Michelle: Of the books I have read, I am Anne of Green Gables, Laura Wilder, Silky from the Far Away Tree and a hobbit, but the only book I have ever written with myself as the character was Hootie the Cutie. It was the trickiest book to write. All my books have elements of my upbringing, my beliefs, and my experiences in them. That is what children connect with, authentic stories.
Megan: I love Hootie the Cutie. One of my fav's.
You’ve mentioned a couple of times about you as an author having something to say, and finding a way to say it. How important is it for us to share our stories with the wider community?
Michelle: It is how we have passed down knowledge from generation to generation from the beginning of time. It is what makes us human, the ability to share stories with each other in order to teach, inspire and create. Everyone has a story to tell, and sometimes you have to show real bravery to tell it.
Megan: Telling stories is a wonderful way to communicate a message, to pass on a story that happened long ago, or yesterday. All sorts of things. You’ve recently started Share Your Story. Can you explain what it is, and how it came to be, and why you started it?
Michelle: It started out of my desire to help aspiring authors have an easier journey to publication than I did. There is so much amazing talent in Australia right now and so many stories that can inspire change for the better in our community.
But with the publishing industry becoming more and more daunting, I wanted to create a tribe of new writers and experienced authors who could work together to bring a new voice to the Australian arts scene. We are not a writers group. We are an organisation aiming to educate, inspire and empower writers to publish their stories and grow their author business. My goal is for authors to outgrow us and come back as guest speakers and mentors.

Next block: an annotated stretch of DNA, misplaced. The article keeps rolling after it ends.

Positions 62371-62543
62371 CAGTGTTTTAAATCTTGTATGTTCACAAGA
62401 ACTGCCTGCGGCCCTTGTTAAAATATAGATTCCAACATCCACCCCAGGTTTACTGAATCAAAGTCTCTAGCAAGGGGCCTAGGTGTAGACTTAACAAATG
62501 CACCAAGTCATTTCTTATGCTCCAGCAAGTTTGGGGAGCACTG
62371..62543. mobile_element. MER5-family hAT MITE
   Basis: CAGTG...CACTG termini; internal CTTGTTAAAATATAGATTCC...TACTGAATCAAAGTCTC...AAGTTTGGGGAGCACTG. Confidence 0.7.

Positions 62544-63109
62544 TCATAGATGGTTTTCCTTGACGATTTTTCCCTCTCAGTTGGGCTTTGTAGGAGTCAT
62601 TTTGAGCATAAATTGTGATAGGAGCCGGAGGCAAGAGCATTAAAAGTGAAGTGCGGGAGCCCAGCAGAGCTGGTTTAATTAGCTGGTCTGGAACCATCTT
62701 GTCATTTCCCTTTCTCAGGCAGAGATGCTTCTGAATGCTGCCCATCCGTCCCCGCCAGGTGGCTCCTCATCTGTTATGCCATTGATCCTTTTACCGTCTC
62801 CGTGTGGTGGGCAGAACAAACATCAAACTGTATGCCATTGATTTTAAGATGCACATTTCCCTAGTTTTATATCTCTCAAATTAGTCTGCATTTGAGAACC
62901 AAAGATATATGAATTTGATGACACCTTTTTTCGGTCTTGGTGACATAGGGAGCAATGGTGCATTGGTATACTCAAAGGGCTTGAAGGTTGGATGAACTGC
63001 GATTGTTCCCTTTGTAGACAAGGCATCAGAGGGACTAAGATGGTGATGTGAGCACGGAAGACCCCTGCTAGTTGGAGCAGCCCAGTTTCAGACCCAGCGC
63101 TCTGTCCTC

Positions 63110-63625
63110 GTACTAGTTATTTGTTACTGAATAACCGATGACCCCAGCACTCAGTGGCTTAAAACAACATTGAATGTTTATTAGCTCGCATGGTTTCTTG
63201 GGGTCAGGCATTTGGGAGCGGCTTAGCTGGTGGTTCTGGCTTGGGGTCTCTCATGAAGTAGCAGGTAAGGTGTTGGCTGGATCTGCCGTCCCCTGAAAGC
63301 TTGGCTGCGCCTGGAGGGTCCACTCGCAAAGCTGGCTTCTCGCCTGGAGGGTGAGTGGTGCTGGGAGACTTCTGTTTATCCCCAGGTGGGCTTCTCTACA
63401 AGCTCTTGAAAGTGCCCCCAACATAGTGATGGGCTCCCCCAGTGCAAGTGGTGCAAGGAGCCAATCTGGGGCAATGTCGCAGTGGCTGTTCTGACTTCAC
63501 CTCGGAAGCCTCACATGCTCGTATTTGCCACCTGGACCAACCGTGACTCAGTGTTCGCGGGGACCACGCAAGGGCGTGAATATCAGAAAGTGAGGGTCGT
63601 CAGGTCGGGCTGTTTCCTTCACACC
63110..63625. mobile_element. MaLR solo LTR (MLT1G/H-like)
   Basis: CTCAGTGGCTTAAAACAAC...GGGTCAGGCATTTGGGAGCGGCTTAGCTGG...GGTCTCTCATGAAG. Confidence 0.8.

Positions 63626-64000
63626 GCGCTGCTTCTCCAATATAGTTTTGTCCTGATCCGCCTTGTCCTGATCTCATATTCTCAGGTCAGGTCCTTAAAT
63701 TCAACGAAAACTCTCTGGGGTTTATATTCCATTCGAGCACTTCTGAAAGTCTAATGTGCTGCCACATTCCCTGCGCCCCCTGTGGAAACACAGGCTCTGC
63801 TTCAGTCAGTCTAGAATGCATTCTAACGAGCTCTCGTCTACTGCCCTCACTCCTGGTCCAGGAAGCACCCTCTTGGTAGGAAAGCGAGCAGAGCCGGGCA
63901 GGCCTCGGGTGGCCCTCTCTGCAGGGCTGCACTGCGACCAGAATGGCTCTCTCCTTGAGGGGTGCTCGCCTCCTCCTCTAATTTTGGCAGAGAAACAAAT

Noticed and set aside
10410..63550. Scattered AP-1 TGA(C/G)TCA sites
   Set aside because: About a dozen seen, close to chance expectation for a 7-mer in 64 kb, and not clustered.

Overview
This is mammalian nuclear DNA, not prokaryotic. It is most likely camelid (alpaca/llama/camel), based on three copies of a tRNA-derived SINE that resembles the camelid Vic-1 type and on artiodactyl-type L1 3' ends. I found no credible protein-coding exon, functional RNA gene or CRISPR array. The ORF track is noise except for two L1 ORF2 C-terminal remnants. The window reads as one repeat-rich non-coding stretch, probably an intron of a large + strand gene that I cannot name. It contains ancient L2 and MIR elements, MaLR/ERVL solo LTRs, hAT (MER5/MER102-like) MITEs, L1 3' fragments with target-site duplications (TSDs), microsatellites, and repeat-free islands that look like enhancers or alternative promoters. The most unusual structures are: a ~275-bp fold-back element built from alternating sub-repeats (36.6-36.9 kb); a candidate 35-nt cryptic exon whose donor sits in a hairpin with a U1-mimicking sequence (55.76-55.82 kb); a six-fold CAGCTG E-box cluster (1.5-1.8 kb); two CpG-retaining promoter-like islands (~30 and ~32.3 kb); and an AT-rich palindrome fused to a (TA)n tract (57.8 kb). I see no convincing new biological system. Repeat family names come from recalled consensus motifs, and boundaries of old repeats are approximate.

Megan: Wow! That is amazing. I love your heart Michelle. And you are right. It is daunting these days. I find it difficult in that, for someone unpublished like myself, I hear so many conflicting bits of advice. It is wonderful you have someone, like yourself, being willing to show and to guide aspiring and emerging authors, to help them grow their brand, their business, and to grow as a writer too.
You’ve been so giving of your time today. Thank you so much. Are there any final words you have for any emerging authors that are looking to get published?
Michelle: If you know in your heart that your story matters, never give up. I'm always here to help if you need me. My email inbox is always open.
I think that about wraps it up. Thank you so much for today. I've thoroughly enjoyed our chat.
Michelle: Thanks for having me.
3 fun facts about Michelle:
I love wearing old socks
I'm allergic to dust